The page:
August 22, 2007

I Said 'Ye Are Gods'

Brigham Young June 3, 1855 The Bible is pretty big on genealogies. There are several places where we get to read a long list of whom begot whom. One of the most interesting family trees is found in the third chapter of Luke, where we get the genealogy of Joseph, Jesus of Nazareth's "step-father," if you will:

And Jesus himself began to be about thirty years of age, being (as was supposed) the son of Joseph, which was the son of Heli, Which was the son of Matthat, which was the son of Levi...[one, two, skip a few]...Which was the son of Enos, which was the son of Seth, which was the son of Adam, which was the son of God (Luke 3:23-38).
Well, there you have it. In case there was any doubt, we can trace the genealogy of the human family directly to God the Father, whom the LDS Church generally refers to by the name-title Elohim. Acts 17 is pretty unequivocal on the subject, as well, where we are called the "offspring of God." The word "offspring" in the original Greek herein is Genos. What is genos according to a Greek lexicon?
1) kindred a. offspring b. family c. stock, tribe, nation (i.e. nationality or descent from a particular people) d. the aggregate of many individuals of the same nature, kind, sort
In the scriptures we are called the children of God, He is called the Father of our spirits. We are promised that, after this life, we will return [how can we return unless we were already there to begin with?] back home to God who gave us life. Indeed, we are spirit children of our Father in Heaven. We have the opportunity in this life to renew that relationship with God, and to become joint-heirs with Jesus Christ. We may jointly inherit what Christ inherited, namely: all that the Father hath. This unique doctrine, revealed to the Prophet Joseph Smith in this dispensation, raises many questions. What is it like being "gods"? If we can become gods, won't there be millions of gods running around, all doing their own thing and negating the greatness and uniqueness of our Father, the one who gave us life? Will we supplant Him? Christ answered that question in His great intercessory prayer when he asked the Father to make the disciples one with them, even as Christ was one with the Father. Brigham Young explained it in these terms:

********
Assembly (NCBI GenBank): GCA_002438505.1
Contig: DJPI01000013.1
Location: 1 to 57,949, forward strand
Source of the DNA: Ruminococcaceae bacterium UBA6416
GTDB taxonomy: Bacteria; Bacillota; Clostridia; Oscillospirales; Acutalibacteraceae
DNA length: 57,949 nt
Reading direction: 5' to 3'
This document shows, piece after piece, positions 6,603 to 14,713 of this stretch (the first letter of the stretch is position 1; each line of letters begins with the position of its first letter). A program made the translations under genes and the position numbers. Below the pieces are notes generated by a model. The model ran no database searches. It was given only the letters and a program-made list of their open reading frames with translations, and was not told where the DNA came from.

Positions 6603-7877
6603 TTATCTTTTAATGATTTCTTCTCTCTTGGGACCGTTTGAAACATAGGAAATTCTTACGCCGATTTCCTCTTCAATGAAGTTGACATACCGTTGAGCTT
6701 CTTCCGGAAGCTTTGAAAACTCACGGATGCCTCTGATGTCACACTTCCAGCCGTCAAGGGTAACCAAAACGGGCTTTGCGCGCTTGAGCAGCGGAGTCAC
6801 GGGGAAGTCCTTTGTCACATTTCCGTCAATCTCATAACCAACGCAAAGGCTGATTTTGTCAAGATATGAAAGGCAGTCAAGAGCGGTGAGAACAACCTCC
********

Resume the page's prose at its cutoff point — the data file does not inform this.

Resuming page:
If men are faithful, the time will come when they will possess the power and the knowledge to obtain, organize, bring into existence, and own. 'What, of themselves, independent of their Creator?' No. But they and their Creator will always be one, they will always be of one heart and of one mind, working and operating together; for whatsoever the Father doeth so doeth the son, and so they continue throughout all their operations to all eternity (Journal of Discourses 2:298-309).
Deification was discussed openly and more often in the Journal of Discourses, and I will use this post as a home base for all the interesting selections on deification, or the ability of God's children to become like their Father. For more on the topic of "deification," see FAIR. Also see Robert L. Millet, Noel B. Reynolds, "Do Latter-day Saints believe that men and women can become gods?" Latter-day Christianity: 10 Basic Issues.

2 comments:

Mr. Grey Spaceman said...

I for one am glad the knowledge the Gospel gives us about our Divine origins and our potential as children of God. One of my coworkers was killed Tuesday in a car wreck. His wife was with him, and they both died instantly. They were both active members of the Church. The other driver passed out and hit them head on. Knowing what comes after this life makes it a bit easier to get my head around it. I just wonder if they were needed beyond the veil for some important purpose. Doesn't make any sense otherwise. On my mission in Spain, one of the members died of cancer. Her whole family was Catholic. They came to her viewing at the LDS chapel, and were weeping and wailing and gnashing their teeth in grief. It was most sad to see their lack of understanding of such an important principle. The members of the branch were of course sad at her purpose, but thanks to our knowledge of the plan of salvation, we also had joy.

LifeOnaPlate said...

Thanks for that, Ben. I have no doubt there is a lot of work going on at the other side of the veil.

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